I've written often about my feeling that people can be nurturing in the way they interact about creative expression. I think it' great that some folks laudably wish to earn a living or to achieve some excelsior within a field through writing or the fine arts. I pause a bit over the lost "art" of people entertaining themselves. I read novels from earlier centuries, when people joined together to sing songs, or listen to an amateur friend play an instrument, or other similar pursuits. Beyond the "picturesque" creative arts,
the simple art of shared conversation, though still abundant, seems to me to be rarer these days.
I'm not much for anti-television diatribes, nor for endless attacks on corporatist entertainment media. I love television, and buy CDs and computer programs from large corporations. But I do have a deep respect for things done in small ways in small scale. I like the folks who rent the local live performance venue for a poetry reading, or who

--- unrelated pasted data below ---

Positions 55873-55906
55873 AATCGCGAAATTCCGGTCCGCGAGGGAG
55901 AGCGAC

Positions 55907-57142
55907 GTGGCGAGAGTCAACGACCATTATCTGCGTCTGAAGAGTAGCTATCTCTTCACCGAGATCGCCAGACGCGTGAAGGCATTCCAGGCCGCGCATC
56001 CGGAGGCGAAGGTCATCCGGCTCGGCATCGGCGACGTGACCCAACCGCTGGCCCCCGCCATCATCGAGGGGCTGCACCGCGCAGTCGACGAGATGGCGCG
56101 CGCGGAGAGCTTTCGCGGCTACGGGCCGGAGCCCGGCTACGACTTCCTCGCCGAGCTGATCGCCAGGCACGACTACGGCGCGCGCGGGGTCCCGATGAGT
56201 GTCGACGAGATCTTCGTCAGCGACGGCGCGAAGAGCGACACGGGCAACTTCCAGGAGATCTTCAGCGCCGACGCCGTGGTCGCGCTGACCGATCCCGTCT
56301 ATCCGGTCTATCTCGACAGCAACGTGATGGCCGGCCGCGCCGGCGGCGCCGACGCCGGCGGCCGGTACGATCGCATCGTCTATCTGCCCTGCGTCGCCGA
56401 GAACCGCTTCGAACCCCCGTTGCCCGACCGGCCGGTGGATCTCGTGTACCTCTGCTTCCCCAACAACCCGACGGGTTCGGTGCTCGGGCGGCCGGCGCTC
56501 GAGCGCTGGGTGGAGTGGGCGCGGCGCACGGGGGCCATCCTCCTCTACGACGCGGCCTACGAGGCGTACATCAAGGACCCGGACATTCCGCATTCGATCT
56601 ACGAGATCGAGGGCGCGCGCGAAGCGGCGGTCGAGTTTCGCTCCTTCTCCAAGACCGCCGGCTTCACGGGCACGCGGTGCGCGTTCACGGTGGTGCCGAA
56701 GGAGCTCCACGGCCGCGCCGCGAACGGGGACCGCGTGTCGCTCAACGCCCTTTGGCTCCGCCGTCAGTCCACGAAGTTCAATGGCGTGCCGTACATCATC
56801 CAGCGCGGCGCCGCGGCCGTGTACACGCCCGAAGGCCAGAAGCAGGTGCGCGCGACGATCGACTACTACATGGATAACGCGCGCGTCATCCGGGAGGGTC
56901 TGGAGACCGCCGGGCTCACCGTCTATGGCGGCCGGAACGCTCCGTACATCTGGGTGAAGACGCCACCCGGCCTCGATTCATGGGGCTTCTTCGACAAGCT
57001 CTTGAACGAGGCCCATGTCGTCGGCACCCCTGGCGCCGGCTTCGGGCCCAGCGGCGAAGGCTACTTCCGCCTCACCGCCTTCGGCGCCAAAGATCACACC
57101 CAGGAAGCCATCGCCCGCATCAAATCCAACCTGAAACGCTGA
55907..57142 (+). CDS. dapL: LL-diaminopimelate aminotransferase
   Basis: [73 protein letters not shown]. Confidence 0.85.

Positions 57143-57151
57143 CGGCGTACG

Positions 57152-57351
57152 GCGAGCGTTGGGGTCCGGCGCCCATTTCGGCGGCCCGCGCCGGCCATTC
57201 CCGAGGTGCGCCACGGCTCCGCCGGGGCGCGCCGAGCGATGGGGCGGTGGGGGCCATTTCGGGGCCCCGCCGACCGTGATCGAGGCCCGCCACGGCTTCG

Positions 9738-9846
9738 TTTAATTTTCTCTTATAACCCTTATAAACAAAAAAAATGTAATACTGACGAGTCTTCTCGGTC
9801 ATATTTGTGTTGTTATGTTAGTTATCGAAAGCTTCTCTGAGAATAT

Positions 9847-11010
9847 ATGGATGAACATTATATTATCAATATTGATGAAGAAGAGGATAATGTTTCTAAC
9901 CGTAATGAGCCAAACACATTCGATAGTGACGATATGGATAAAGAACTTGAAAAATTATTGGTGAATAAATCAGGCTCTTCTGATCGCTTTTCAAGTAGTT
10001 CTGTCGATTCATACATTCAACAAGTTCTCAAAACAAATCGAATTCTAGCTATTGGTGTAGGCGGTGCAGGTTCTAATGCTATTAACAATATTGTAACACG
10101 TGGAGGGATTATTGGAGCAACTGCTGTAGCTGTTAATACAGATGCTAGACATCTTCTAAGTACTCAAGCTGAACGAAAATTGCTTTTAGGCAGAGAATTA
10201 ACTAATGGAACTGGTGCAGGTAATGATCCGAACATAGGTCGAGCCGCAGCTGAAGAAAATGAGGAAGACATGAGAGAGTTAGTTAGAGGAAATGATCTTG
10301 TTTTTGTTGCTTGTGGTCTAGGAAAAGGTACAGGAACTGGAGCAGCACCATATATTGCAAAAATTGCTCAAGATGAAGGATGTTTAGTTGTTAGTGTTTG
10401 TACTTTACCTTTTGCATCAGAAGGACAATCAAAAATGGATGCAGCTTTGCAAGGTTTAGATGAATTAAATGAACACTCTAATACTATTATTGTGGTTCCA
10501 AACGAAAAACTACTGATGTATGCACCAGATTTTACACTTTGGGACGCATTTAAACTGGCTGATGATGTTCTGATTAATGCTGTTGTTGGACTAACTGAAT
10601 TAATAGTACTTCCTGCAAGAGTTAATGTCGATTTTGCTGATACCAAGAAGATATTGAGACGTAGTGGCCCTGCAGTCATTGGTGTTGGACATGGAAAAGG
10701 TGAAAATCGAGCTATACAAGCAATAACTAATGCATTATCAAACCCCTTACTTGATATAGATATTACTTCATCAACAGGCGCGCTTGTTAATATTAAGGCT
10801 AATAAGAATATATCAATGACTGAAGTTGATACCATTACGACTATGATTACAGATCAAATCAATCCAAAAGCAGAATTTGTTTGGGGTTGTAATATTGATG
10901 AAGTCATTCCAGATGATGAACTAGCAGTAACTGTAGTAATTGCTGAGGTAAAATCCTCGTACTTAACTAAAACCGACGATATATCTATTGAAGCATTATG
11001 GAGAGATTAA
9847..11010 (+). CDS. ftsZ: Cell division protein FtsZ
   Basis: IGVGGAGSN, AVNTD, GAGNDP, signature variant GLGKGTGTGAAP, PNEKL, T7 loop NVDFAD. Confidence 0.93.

self-publish their book, or CD Baby their CD. I like the people who do "gigs" for little or no pay at the local coffee house, not because they need to be famous, but because they like to sing. I think that the past few years have shown that a lot of people make awfully good music in their basements and living rooms.
Ultimately, I wonder if the only scenes which matter are the small, self-created scenes. So many "movements" I found interesting really amounted to nothing more than bright people who got together in one another's living room and pronounced themselves important. I'm not sure it's necessary to consider oneself "important", but I do believe that one should "relent" from the need to see oneself as unimportant if one is not famous, rich or connected.
I respect people's different ways of creative expression, but sometimes I want to see more original fiction and less fanfiction. Sometimes I want to hear more new songs and fewer covers.
There's an old scripture tag that suggests that when two or more are gathered in fellowship, then the Spirit is present.
I'll refrain from the metaphysical, but I've come over time to respect the power of friendly folks pursuing creative expression.
One thing I love about a weblog is that it is a place in which one is sometimes read extensively but more often read by a few folks very intensively. I have this notion that a small appreciative audience is the most important thing for any creative expression. In a weblog, one is entirely liberated from any notion of "making a living" from one's weblog, which removes any pressure to "sell" or "achieve".
One writes to create a space of on-line community.